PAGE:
Emil and the Detectives

Movie review by
Barbara Shulgasser-Parker, Common Sense Media
Emil and the Detectives Movie Poster Image
Kids outsmart criminals in engaging detective story.
  • PG
  • 1964
  • 99 minutes

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A lot or a little?

The parents' guide to what's in this movie.

Educational Value

Meant to entertain rather than educate.

Positive Messages

Crooks look just like anyone else. Kids can be smart and independent and figure things out without the help of grownups. Grownups aren't always that helpful.

Positive Role Models & Representations

Gustav is a confident, bright, mature, unafraid, and enterprising 12-year-old who offers guided tours of the city and also detective services for a fee.

Violence & Scariness

A pickpocket steals a boy's 400 marks. Criminals plan to tunnel into a bank, using dynamite, and rob the vault. A boy is held at gunpoint. Explosions rock an unsteady building. Someone is found underneath some rubble, but he's okay. People sit in a dangerous tunnel and nearly drown when it's flooded. A tall man comically bangs his head on a low doorframe. A criminal tries to kill his hostage and coconspirator.

Sexy Stuff
Drinking, Drugs & Smoking

Adults smoke cigars and drink wine. It's implied that a boy's father is a drinker, someone who won't notice his son hasn't come home at night because it's payday.  

What parents need to know

Parents need to know that Emil and the Detectives is a 1964 Disney feature, from the 1929 novel by Erich Kastner, about young boys who team up to track down a pickpocket and bring down a trio of criminals involved in a bank heist. There are a few tense moments. A boy is knocked down in an explosion and another is held at gunpoint by a criminal, but all suspenseful moments lead to a safe and happy ending that vindicates the independence and enterprise of a group of bright young kids who manage to catch some criminals the police completely miss. Adults smoke cigars and drink wine. It's implied that a boy's father is a drinker, someone who won't notice his son hasn't come home at night because it's payday.  

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What's the story?

In EMIL AND THE DETECTIVES, young Emil (Bryan Russell) is traveling alone by bus from a small German town to Berlin, where he's to deliver 400 marks to his grandmother. His mom has pinned the money to the inside of his suit, a fact observed by a veteran pickpocket named Grundeis (Heinz Schubert), who boards the same bus and easily grabs the money. When he jumps off the bus, Emil pursues, tailing the thief through Berlin. There he meets the helpful Gustav (Roger Mobley), who offers his services as a private detective to get Emil's money back. The police have already told Emil his story isn't credible, so Gustav summons the rest of his boy-detective agency and they hatch a plan to track down Grundeis. Soon, it's clear that pickpocketing is small potatoes compared to the tunneling bank heist Grundeis is up to with the scheming Baron (Walter Slezak) and his henchperson Muller (Peter Ehrlich). The crime takes them to a bombed-out ruin across from the bank where Emil is taken hostage by the criminals. Gustav bravely keeps looking through the rubble for his missing client while his colleagues go to the police. The police talk down to and humor the kids, even after they successfully pick out the perp's mug shots. Yet the cops continue to do nothing until, it seems, a grownup intervenes.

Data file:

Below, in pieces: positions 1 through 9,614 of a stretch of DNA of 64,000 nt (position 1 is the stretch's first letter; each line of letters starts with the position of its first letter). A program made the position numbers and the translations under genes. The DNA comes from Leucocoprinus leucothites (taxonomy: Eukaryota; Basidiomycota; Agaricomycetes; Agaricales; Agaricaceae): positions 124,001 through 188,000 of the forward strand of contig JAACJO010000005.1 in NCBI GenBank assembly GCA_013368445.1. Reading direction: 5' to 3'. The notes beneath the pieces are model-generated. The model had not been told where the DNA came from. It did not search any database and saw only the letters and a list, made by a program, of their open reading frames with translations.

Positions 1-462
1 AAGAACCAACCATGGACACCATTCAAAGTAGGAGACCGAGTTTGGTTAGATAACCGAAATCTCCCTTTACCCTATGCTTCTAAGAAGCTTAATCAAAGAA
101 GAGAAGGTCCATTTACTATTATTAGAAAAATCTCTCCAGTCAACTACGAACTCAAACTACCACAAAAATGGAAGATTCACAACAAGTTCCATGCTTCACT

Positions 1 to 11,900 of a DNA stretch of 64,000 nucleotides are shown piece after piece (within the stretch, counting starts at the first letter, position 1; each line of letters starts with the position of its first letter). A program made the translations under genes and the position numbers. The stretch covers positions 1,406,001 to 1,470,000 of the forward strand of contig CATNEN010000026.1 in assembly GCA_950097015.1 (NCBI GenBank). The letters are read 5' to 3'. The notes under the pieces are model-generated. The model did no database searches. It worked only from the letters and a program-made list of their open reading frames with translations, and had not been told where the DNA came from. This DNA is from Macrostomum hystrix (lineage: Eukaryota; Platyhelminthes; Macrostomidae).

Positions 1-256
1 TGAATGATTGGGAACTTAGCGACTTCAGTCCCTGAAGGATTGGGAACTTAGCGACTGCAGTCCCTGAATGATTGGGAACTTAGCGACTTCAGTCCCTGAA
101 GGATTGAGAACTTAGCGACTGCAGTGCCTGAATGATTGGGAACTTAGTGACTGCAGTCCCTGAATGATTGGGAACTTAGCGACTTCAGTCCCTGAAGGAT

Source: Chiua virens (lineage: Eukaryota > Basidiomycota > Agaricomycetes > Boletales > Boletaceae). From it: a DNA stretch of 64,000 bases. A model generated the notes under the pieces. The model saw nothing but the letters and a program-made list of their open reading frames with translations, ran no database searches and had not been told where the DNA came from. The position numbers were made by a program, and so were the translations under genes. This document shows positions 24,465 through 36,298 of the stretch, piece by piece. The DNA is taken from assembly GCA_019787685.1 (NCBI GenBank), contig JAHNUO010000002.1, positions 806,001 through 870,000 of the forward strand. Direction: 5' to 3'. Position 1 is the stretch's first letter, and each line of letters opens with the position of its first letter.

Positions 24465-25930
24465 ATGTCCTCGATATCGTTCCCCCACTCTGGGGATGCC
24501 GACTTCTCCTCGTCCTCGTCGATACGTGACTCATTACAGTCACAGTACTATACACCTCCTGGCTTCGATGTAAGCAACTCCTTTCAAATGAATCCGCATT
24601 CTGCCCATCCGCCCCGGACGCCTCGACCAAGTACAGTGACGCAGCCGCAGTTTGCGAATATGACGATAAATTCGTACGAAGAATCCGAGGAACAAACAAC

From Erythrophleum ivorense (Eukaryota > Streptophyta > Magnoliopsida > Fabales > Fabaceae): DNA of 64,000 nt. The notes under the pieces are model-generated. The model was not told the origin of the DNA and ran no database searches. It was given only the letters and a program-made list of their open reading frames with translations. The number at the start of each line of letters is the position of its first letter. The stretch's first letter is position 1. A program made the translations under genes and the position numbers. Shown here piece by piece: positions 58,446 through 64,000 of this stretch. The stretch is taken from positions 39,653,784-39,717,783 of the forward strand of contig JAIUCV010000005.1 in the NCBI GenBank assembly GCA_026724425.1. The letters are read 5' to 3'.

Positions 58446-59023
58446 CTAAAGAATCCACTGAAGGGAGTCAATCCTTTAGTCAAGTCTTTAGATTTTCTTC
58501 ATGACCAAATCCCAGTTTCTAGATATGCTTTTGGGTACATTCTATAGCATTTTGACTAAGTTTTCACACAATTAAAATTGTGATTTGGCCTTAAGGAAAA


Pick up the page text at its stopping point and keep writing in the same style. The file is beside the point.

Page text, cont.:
Is it any good?

Kids may still be interested in this '60s Disney movie. The beauty of Emil and the Detectives is that it offers young viewers, like all the best children's movies, a view of the world in which kids can exercise autonomy and agency in lives otherwise dominated by the often-incompetent adults who are usually in charge. Here kids solve the problems grownups can't even yet identify. For example, even when the boys are responsible enough to turn to the police, the authorities still just dismiss them as unserious pranksters making silly and mistaken claims. In life, kids often feel powerless and discounted by the adults who supposedly "know better," but here, the kids are all always right and the adults are almost always wrong, inept, and ineffective, until kids set them straight.

One boy, called "the professor," uses heady vocabulary, citing the "fallacious reasoning" behind someone's bad idea. In all, this may seem quaint to a cohort used to more sophisticated and coarser amusement readily available on the internet, but it's a solid entertainment choice for those who haven't yet been jaded.

Talk to your kids about ...

  • Families can talk about whether Emil should have gone off on his own to track the pickpocket who stole his money. What could he have done differently in Emil and the Detectives?

  • Gustav seems unusually independent for a boy his age. What are some reasons he might have grown to be so mature and able to take care of himself?

  • Do you sometimes feel that even though grownups are usually in charge, kids could sometimes do a better job of running things? What are some examples?

Movie details

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For kids who love Disney

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